I´m sat by Christopher in Camp Gibbo. A good friend left us today and we pitched our tents in his honour. Heads heavy from tequila and wine we´re packed up from Pamplona and are sat 5km west, in a long-since ploughed field.
It is windy here. There are peaks each way I look. They are familiar now, carpeted with dark trees, bald with old white rock at the peaks. This is the first chance I have had to sit and write since we left St Jean Pied de Port.
A rhythm has presented itself to us now and it feels good to walk with heavy packs and light conversation. We talk about anything, everything.
Christopher is walking to South Africa to visit his sisters. He left Brighton in May and expects to be on the road for three years. He is not sure why. I´m not sure either, why we´re here. But it is the right place. Often now I look up and see things exactly as they should be. I have been stuneed by the flocking of birds of prey to a kill in the high Pyrenees and hoof prints in the soft wet mud of a pine forest in Spain. One man has been walking for four years. Joseph, from Rome to Santiago and then onwards to Jerusalem. He was carrying a cart behind him, of 60kg.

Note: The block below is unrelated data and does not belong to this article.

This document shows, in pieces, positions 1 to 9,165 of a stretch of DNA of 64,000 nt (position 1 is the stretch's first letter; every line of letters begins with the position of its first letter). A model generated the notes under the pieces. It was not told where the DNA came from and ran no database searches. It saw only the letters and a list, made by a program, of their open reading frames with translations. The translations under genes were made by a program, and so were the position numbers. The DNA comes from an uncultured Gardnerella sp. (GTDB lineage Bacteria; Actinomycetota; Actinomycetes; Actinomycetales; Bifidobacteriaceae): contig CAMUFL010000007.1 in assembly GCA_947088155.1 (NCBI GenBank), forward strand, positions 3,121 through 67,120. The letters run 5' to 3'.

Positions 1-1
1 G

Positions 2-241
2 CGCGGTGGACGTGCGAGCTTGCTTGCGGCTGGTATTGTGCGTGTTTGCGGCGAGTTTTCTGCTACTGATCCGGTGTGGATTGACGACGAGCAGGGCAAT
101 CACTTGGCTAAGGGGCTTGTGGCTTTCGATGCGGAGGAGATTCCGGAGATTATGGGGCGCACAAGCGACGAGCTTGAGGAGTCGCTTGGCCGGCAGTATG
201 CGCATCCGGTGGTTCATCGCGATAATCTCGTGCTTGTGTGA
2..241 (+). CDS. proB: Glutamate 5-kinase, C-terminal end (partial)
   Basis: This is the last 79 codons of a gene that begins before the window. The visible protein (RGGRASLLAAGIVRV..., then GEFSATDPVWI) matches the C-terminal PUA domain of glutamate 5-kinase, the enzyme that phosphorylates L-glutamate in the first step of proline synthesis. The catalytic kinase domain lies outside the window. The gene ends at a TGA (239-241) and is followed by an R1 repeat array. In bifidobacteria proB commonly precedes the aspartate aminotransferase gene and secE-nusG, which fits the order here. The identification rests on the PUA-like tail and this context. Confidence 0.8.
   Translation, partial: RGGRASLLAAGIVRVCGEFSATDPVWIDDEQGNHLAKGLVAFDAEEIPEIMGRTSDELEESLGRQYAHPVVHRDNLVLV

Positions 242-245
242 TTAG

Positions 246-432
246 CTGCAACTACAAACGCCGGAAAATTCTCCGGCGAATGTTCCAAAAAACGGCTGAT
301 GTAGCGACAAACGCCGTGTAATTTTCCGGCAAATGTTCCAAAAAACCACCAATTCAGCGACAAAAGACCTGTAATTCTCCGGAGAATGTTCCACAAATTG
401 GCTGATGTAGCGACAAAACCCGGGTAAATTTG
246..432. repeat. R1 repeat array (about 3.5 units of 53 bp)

We all have our burdens here, but they are a joy and are addressed simply. We pick sheep´s wool from barbed wire to tuck under blisters (which are yet to appear) and we talk through our lives. We hope for sun to dry our damp equipment and to lift the condensation from our tents. Selina´s socks are drying on a nettle bush, thorns for pegs. We share the weight of our food and Ollie has a walking stick, plucked from the woodland when his knee began playing up. It is a small miracle that he has walked this far.
Emma is, as ever, fixing things.
We are happy together.
We left St Jean Pied de Port at night on 12th October to find our first camp. About 6km in and a fair way up the side of a mountain the dim glow of my head torch rested upon an opening into a farmer´s field. Ollie and I scoped it out. The sheep were huddled in the corner and stared at us indifferently. They had covered the field fairly comprehensively with their shit but we found our spots nonetheless. We always do.
6am saw us striking camp and pushing for a breakfast spot. We cooked pasta and as the sun rose we were astonished by the Pyrenees, rising from the dark.
Down below we watched the farmer tend to his sheep, exactly where we had been sleeping an hour ago.
Anthony, 5km outside Pamplona, Spain, October 17 2012